When the UK voted for Brexit (leaving the European Union) it will have seemed in Charles Dickens oft-quoted phrase as both the best of times and the worst of times. Whether it was the best or the worst will depend on whether the individual in question voted to remain or to leave the European Union. Dickens full quotation from the opening of A Tale of Two Cities is
It was the best of times, it was the worst of times, it was the age of wisdom, it was the age of foolishness, it was the epoch of belief, it was the epoch of incredulity, it was the season of Light, it was the season of Darkness, it was the spring of hope, it was the winter of despair, we had everything before us, we had nothing before us, we were all going direct to heaven, we were all going direct the other way - in short, the period was so far like the present period, that some of its noisiest authorities insisted on its being received, for good or for evil, in the superlative degree of comparison only.
To read some of the media in the UK, though, you would think that the choice is between the worst of times and even worse than that. One of the contrasts that the likes of remain endorsing The Guardian and The Independent have thrown up is the contrast between young people voting for remain and an ageing generation voting for leave. The evidence that they cite is that the cities with the highest proportion of young people (London, Manchester, Oxford, Cambridge, etc.) voted remain, while the older people that remain in post-industrial wastelands when the young move away where in the areas that voted leave. The other evidence cited is the copious interviews that presumably older journalists did with young people at the Glastonbury Festival.
The first piece of evidence has a very weak statistical basis, but the second is pure journalistic waffle, as evidenced by The Guardian article on how festival goers are dressed and how they voted. The journalist managed to find an ethnically diverse range of mostly young festival goers, with the only votes for leave coming from the only two interviewees with more than a third of a century to their age and who both appeared to be white males. It was a fluff piece for the fashion section, but it managed to conform to The Guardian metropolitan elite viewpoint that the youth vote to remain and it is ruined for them by the older generation, especially if they are white and male. What all of the interviewees had in common was a professional background, which is hardy surprising at £228 per ticket. The Glastonbury crowd might veer towards the youth end of the spectrum, but they are not representative of the youth of the UK, but are the professional elite. They are a world away from the youth unable to find accommodation and forced to live with parents or on the street because their benefits have been sanctioned for missing a bus on the way to the Job Centre. It they were on benefits that Glastonbury ticket would cost four week's income for a youth under 25 and three weeks' income for someone 25 or over.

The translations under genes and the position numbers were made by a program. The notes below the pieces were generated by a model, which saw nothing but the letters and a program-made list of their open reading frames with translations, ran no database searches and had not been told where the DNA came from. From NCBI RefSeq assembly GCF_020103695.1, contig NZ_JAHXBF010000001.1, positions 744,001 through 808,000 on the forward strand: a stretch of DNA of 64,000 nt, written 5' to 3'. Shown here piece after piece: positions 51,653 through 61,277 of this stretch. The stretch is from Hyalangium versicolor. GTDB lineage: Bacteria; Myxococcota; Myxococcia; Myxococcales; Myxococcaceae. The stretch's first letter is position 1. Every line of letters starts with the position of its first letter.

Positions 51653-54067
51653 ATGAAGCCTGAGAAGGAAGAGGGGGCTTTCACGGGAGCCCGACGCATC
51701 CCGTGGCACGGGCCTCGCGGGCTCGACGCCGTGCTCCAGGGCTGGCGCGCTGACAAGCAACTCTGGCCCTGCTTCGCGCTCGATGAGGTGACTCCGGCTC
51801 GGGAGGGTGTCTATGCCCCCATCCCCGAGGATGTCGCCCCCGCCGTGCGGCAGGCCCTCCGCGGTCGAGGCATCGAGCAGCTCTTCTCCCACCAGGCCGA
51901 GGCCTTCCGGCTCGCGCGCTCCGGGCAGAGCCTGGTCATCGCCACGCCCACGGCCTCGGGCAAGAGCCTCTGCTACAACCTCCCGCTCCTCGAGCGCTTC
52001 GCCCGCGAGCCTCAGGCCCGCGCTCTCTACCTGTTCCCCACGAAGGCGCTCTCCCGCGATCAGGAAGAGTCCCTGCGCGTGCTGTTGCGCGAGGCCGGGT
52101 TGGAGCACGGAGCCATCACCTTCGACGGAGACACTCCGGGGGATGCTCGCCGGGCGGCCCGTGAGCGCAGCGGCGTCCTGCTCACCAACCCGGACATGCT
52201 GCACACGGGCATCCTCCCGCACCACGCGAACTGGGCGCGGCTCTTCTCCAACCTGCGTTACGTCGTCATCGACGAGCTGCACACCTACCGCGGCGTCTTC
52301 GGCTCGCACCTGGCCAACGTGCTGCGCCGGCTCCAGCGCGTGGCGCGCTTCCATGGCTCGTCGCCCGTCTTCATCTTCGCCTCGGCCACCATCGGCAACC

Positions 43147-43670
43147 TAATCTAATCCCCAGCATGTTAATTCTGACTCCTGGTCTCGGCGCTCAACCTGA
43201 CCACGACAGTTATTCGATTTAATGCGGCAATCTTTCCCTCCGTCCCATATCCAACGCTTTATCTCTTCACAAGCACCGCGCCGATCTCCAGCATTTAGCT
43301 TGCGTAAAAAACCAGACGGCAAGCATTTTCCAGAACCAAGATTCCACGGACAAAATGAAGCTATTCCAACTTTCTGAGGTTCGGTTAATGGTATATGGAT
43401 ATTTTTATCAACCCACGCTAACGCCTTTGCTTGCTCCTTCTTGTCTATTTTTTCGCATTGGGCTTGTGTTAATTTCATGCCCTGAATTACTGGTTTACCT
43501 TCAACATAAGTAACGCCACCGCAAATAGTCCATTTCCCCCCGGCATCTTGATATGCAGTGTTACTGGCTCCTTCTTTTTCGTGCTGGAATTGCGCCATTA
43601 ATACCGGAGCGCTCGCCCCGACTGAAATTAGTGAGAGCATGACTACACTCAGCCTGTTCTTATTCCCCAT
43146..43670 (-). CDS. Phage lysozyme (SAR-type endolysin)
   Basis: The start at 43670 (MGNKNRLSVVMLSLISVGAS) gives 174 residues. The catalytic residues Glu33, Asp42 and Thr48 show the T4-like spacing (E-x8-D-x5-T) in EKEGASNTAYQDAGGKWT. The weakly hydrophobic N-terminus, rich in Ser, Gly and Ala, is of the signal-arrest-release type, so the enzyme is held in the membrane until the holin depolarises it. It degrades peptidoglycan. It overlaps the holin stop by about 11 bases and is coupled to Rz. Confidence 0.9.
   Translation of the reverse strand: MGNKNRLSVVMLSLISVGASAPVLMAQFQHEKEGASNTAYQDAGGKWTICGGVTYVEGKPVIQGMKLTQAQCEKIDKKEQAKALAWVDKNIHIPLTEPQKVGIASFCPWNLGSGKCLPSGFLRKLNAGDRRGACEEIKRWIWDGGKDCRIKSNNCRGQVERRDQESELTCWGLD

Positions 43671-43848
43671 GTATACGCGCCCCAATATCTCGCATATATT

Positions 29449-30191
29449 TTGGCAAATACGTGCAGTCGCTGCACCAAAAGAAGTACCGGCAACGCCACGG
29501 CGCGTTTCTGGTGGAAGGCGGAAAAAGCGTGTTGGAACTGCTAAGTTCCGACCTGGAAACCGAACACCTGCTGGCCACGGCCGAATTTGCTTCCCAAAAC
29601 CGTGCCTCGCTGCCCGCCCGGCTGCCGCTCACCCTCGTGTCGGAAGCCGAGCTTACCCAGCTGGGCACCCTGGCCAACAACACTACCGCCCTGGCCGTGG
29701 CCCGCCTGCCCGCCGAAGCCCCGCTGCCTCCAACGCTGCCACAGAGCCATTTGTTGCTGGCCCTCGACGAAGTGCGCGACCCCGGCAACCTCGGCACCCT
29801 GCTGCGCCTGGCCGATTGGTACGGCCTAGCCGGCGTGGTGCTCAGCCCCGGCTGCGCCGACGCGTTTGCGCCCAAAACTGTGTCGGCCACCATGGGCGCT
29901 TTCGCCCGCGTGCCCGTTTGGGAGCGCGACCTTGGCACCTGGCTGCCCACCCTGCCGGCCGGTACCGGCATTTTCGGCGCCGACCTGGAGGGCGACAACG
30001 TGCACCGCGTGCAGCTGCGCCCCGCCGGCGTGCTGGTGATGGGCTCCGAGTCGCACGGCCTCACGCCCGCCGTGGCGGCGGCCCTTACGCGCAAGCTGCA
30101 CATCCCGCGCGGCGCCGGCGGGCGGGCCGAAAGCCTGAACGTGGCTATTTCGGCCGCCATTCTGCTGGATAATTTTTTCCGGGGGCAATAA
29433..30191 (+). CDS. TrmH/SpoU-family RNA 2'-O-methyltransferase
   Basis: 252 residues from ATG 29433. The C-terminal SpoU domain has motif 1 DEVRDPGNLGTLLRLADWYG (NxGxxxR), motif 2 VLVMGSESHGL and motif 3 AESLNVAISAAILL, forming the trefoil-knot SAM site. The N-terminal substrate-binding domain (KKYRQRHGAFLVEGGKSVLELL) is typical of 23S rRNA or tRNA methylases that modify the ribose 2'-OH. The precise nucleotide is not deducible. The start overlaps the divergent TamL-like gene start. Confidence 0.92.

The notion that there is a difference between voting in areas with larger number of younger people is a more reasonable supposition, but does not stand up to detailed scrutiny. There is no age breakdown of votes, so the only way to judge how the youth vote went is to look to areas where there the electorate tends to be younger. So major university cities like Oxford, Cambridge, Manchester, or Birmingham are looked to. Equally the London population can be looked to in terms of it being such an expensive city that many on reaching retirement move out. Yet that reference to London shows the weakness of the argument in that youth is generally defined as 25 and younger, not pre retirement. There is equally a weakness in presuming that the cities that contain England's premier universities contain youthful populations. The standard age range for defining someone as a youth means that many postgraduate students will not come under that definition and nor will most of the lecturers, researchers, and administrators who work at those universities, which are among the largest employers in their respective cities.
A bigger problem for the argument is that it hides from view the youth vote in those poorer rural and post-industrial areas that voted for leave. It is pointless to interview young people who can afford to spend £228 on a weekend ticket and assume that this represents all young people. Even interviewing students and graduates is not representative of more than half of the youth population. Nor is talk of the opportunities of working in European Union countries an option for any but a small percentage of the top graduates. The only people likely to benefit are those who have European connections or obtain work with top employers, while a large proportion of the UK's youth struggling to obtain any employment at all. For many youth in the UK this is the very worst of times in a world of benefit sanctions, zero hours contracts, and long-term unemployment. We do not know if they voted and if so which way. Those young people upset at the older generation ruining their future should spend a little more time concerned about the present of less privileged young people in the UK.